‘All truly beautiful things are a mixture of masculine and feminine.’ So said the late Susan Sontag. And she would know.
I’ve only just read a recent profile of the transexy Serbian model Andrej Pejic in The New Yorker called, with only a soupçon of hyperbole, ‘The Prettiest Boy in the World’.
Pejic, who sometimes models women’s fashion, sometimes men’s (though guess which gets more attention), is the chap memorably described by US FHM in a widely-reported hissy fit as a ‘thing’ that prompts them to ‘pass the sick bucket’ — despite his popularity with their own readers. And more recently as a ‘creature’ and ‘a fake’ and symbol of ‘abject misogyny’ by outraged female columnists citing him as the ‘final proof’ that they were right all along, that high fashion is run by an evil gay paedo conspiracy against women that wants to do away with ladies altogether and replace them with ‘young boys’.
Though perhaps the outraged feminists of both left and right should welcome Pejic with garlands since he means that women can finally opt out of the fatal gay embrace of high fashion altogether and leave the gays and their Ganymedes to it….
Whatever Pejic does or doesn’t symbolise about the world of high fashion it seems to me that he and the scandale surrounding him definitely, dramatically personifies something that is going on in the wider culture that feminists, along with everyone else, are often far less keen to notice.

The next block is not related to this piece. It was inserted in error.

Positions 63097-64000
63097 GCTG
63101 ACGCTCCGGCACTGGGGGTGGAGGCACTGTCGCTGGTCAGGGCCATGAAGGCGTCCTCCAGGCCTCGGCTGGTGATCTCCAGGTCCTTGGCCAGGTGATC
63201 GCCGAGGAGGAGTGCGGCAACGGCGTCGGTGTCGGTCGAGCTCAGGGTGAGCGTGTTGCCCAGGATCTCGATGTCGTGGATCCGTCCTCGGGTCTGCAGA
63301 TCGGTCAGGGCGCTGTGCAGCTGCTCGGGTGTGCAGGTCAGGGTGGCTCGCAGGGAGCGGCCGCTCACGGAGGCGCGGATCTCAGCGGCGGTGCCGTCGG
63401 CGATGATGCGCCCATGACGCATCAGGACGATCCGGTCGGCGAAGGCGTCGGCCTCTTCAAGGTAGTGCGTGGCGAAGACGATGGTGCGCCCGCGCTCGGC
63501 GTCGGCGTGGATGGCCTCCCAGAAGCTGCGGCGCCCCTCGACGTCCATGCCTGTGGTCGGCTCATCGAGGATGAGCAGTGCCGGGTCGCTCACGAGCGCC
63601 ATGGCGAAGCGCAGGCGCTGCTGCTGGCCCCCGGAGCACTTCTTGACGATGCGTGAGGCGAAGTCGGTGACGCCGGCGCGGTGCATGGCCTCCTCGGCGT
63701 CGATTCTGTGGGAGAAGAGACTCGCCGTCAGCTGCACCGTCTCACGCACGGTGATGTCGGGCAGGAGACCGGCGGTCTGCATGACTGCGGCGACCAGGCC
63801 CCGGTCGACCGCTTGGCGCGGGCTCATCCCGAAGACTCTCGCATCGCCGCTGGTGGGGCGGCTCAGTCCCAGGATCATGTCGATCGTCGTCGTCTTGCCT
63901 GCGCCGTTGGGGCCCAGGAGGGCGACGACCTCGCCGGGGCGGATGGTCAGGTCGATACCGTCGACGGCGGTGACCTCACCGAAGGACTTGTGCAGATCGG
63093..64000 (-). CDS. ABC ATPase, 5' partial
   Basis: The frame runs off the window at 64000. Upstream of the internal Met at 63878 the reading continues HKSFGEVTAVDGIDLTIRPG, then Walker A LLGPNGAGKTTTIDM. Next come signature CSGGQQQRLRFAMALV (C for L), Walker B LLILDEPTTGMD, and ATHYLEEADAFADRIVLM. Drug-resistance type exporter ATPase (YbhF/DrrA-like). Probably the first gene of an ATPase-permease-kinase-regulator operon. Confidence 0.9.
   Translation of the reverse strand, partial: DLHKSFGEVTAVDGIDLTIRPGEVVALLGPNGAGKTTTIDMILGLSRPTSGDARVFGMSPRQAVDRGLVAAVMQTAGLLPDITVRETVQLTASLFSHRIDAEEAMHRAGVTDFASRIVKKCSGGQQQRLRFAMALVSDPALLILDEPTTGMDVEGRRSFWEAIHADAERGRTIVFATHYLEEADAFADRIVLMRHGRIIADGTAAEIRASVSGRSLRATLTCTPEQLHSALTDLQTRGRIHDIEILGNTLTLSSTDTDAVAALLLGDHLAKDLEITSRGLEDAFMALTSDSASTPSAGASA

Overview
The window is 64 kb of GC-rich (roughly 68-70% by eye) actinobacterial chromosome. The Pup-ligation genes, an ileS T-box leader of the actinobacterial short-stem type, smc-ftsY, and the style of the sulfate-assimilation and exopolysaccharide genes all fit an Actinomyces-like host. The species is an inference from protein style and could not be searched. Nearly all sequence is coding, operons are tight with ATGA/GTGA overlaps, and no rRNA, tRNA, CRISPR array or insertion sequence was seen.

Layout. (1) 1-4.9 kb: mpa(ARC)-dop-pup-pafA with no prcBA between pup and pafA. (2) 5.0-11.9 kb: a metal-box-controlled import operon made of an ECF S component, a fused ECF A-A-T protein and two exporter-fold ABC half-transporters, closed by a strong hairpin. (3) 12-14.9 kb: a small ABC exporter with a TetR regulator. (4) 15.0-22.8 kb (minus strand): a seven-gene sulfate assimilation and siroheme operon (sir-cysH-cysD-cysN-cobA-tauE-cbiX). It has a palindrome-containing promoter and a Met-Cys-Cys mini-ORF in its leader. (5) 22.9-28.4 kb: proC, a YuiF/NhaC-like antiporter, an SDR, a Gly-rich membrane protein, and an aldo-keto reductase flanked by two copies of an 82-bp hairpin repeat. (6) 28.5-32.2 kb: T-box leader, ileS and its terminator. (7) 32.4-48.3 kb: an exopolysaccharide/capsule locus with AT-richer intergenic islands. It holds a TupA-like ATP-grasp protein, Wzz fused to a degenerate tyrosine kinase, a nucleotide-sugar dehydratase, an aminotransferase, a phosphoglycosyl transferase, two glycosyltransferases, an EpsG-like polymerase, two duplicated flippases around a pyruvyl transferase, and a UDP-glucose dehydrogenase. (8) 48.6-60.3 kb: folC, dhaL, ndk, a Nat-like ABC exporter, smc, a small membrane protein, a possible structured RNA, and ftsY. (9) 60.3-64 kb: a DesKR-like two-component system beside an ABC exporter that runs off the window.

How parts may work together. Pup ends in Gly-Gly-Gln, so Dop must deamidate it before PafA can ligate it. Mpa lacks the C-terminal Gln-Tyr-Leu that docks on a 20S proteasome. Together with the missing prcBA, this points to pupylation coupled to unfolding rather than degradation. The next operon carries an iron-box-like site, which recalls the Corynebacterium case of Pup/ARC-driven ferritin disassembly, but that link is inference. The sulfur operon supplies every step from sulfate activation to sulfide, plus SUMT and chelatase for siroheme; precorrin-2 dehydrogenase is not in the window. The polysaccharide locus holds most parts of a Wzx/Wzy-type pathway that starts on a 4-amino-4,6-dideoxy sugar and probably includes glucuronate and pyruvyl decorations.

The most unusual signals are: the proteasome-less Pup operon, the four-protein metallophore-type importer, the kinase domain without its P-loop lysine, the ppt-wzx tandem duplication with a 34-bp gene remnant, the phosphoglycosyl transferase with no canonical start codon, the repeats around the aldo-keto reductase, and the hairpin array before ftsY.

The way that in the last couple of decades the male body has become ‘objectified’ in mainstream media as much as the female variety. The way that ‘beauty’ and ‘prettiness’ is no longer the sole preserve of women. The way that glossy magazines with men’s airbrushed tits on the cover have become the most popular kind — with men. (Which lends a special irony to the banning of a mag that featured a topless Pejic on the cover by Barnes & Noble – they knew Pejic is male, and don’t ban topless males, only females, but were worried the image ‘might confuse their customers’.)
And the way that colours, clothes, accessories, products, practises and desires previously thought ‘feminine’ have been greedily taken up by men — and often re-labelled ‘manly’ in a way that only succeeds in unwittingly satirising the very concept of ‘masculine’ and ‘feminine’, ‘man’ and ‘woman’.
The way, in other words, that gender is undressing itself. Or at least, teasing us with an elbow-length glove or two and an unhooked bra-strap.
In the NYT profile ‘It’, alias Pejic says he’s largely indifferent to gender. For him, it isn’t about being a ‘woman’ or a ‘man’ it’s about being true to his own tastes, to himself. Though he seems to have few illusions about how he is being used and possibly exploited by the fashion industry:
“It’s not like, ‘Okay, today I want to look like a man, or today I want to look like a woman,’?” he says. “I want to look like me. It just so happens that some of the things I like are feminine.”